However, appropriate control for the presence of nearly identical UMIs along with the extent of UMI over-sequencing allows elimination of such erroneous subvariants quite efficiently. In the present study, we had to estimate the average number of TCR cDNA molecules that were successfully captured per T cell in the HTS analysis. Although we initially observed high numbers of distinct UMI, many of them, mainly covered by one to two sequencing reads, represented single mismatch subvariants of the highly over-sequenced molecular identifiers (Fig. 1A). The latter situation was reproducible for multiple analyzed datasets with template switch–introduced UMIs that passed 27–35 cycles of PCR amplification (data not shown). Thus, the abundant pool of UMI subvariants with low sequence coverage apparently represents artificial UMI diversity that results from PCR errors at the late cycles of amplification when maximal numbers of molecules are being replicated.
Based on these observations, we applied two-stage filtering to obtain the true numbers of distinct cDNA molecules in the experiments described below. First, we followed straightforward frequency-based logic and filtered minor UMI subvariants that differed by a single nucleotide mismatch from the major ones. Second, we set a threshold of at least several sequencing reads per UMI as shown in Fig. 1, which allowed us to filter the remaining erroneous UMI subvariants (including those carrying two errors) based on their intrinsically low over-sequencing. In this logic, the optimal threshold is set according to the comparative analysis of the over-sequencing curves for all UMIs for the single-mismatch UMI subvariants. The optimal threshold may vary depending on the size of the starting library, achieved over-sequencing, and shape of the over-sequencing peak. The higher the general over-sequencing and the narrower the over-sequencing peak, the higher the threshold can be set to eliminate artificial UMI diversity, still being confident that most true starting cDNA or DNA events are preserved. Interestingly, in this approach, the width of the over-sequencing peak depends on efficiency of the starting PCR cycles that essentially determines the resulting uniformity of molecule amplification (data not shown).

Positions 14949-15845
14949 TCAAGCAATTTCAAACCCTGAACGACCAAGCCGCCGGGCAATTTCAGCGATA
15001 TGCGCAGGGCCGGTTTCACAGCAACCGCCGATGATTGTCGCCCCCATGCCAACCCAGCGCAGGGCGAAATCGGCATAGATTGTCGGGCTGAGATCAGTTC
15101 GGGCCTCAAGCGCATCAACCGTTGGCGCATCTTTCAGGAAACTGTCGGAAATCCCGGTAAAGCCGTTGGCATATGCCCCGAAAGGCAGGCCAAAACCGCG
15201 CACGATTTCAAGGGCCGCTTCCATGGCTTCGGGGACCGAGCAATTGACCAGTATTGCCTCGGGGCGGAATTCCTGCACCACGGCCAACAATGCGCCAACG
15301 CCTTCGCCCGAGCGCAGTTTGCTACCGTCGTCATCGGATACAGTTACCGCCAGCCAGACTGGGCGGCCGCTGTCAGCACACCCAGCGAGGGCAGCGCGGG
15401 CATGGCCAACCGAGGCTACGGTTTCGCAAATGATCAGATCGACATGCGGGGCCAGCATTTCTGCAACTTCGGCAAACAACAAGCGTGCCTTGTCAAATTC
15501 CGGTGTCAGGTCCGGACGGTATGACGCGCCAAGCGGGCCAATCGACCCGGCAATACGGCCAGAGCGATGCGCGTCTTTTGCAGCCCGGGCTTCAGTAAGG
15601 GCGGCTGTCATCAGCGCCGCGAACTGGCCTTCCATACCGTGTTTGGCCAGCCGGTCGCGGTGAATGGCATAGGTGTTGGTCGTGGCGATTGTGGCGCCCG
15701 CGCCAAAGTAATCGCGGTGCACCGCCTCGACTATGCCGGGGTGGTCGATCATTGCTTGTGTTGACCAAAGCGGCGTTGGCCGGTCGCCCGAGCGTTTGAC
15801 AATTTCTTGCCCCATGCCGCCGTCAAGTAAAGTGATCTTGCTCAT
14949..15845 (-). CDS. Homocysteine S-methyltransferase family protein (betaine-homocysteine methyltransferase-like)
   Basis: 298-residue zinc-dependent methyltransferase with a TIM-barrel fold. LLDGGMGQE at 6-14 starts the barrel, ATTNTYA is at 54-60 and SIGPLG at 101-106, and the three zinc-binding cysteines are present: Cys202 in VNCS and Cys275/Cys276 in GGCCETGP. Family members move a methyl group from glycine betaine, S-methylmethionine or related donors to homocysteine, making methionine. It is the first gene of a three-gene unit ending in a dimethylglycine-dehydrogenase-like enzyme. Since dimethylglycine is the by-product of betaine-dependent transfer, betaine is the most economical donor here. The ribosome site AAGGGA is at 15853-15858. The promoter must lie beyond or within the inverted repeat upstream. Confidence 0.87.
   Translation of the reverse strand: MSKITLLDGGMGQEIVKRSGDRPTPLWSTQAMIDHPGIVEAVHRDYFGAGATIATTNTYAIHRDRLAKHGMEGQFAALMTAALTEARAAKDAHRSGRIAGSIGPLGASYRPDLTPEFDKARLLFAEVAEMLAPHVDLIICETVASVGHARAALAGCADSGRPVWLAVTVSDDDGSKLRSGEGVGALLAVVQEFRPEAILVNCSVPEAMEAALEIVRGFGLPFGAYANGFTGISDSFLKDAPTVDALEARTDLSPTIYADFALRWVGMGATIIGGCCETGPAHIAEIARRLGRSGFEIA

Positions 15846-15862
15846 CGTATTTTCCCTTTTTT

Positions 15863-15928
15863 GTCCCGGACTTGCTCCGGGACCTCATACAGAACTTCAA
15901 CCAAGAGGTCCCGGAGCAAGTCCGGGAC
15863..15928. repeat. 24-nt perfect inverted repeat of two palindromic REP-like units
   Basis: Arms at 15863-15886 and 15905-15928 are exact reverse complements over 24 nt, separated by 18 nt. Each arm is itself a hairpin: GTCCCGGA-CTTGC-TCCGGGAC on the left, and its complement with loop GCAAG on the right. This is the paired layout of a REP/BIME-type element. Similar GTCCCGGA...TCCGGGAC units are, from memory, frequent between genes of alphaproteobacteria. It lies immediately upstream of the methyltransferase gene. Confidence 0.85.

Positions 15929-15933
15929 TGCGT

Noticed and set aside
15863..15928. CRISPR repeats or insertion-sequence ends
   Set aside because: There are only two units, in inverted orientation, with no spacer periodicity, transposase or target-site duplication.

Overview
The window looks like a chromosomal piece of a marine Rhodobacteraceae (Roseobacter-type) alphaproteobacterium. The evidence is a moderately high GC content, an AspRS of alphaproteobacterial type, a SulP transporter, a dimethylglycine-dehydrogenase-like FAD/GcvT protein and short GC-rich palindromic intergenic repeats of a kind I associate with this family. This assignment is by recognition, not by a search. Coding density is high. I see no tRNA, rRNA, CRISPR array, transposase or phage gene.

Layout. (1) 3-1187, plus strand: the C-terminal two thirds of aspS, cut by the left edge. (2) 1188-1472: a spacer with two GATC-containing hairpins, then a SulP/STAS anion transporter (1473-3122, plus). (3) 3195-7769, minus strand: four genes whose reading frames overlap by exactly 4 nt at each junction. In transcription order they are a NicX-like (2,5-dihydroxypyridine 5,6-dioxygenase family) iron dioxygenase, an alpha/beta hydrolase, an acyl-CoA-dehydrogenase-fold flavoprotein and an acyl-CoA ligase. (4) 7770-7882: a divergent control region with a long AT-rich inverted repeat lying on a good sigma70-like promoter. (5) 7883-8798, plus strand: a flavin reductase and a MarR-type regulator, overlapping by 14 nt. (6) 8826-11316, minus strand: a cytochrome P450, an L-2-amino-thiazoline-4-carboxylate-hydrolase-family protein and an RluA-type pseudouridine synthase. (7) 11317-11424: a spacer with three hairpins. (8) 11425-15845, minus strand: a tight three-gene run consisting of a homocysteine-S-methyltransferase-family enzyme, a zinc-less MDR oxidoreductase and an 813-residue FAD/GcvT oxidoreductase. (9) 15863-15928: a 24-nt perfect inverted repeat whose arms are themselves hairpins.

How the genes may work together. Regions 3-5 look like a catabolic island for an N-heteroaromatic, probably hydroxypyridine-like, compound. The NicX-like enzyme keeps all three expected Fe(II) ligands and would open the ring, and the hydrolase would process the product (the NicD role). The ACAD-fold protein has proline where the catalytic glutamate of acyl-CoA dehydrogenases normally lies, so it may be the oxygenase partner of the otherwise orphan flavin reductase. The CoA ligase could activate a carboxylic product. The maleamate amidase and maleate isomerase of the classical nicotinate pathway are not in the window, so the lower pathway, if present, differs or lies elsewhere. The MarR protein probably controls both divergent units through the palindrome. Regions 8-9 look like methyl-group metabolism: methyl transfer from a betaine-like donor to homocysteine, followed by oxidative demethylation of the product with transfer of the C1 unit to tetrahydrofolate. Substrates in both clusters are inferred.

Another important point refers to the natural coincidence of randomly generated UMI sequences (so-called collisions, see Refs. 39, 40). For the experiments reported below, the case when two true identical UMIs or two UMIs with a single mismatch difference were generated by sampling 500–5000 UMIs from a theoretical pool of ∼1.7 × 107 unique 12 bp length variants was extremely rare. However, note that real diversity of 12-bp UMIs was lower than this theoretical number and was estimated as ∼1.4 × 107 (Fig. 1B). This could result from uneven primer synthesis and, hypothetically, from the preferences of template switch and amplification, as this loss of degeneracy depends on the nucleotide position and the extent to which the UMI was amplified (Fig. 1B). Apparently, natural collisions of 12-bp UMIs are not rare in deep sequencing experiments with high numbers of starting molecules. For example, in the case of 106 starting molecules, one would expect >3 × 104 randomly generated 12-bp UMI pairs with exactly the same sequence. Therefore, larger UMI diversity is recommended for comprehensive sample analysis in deep sequencing. At the same time, too short (i.e., low diversity) UMIs, as reported in Grün et al. (41), cannot accurately count even limited numbers of starting molecules both owing to the natural collisions of true UMI variants and to accumulated PCR and sequencing errors that may hardly be corrected. These critical points that determine the accuracy of input molecule quantification are not always recognized.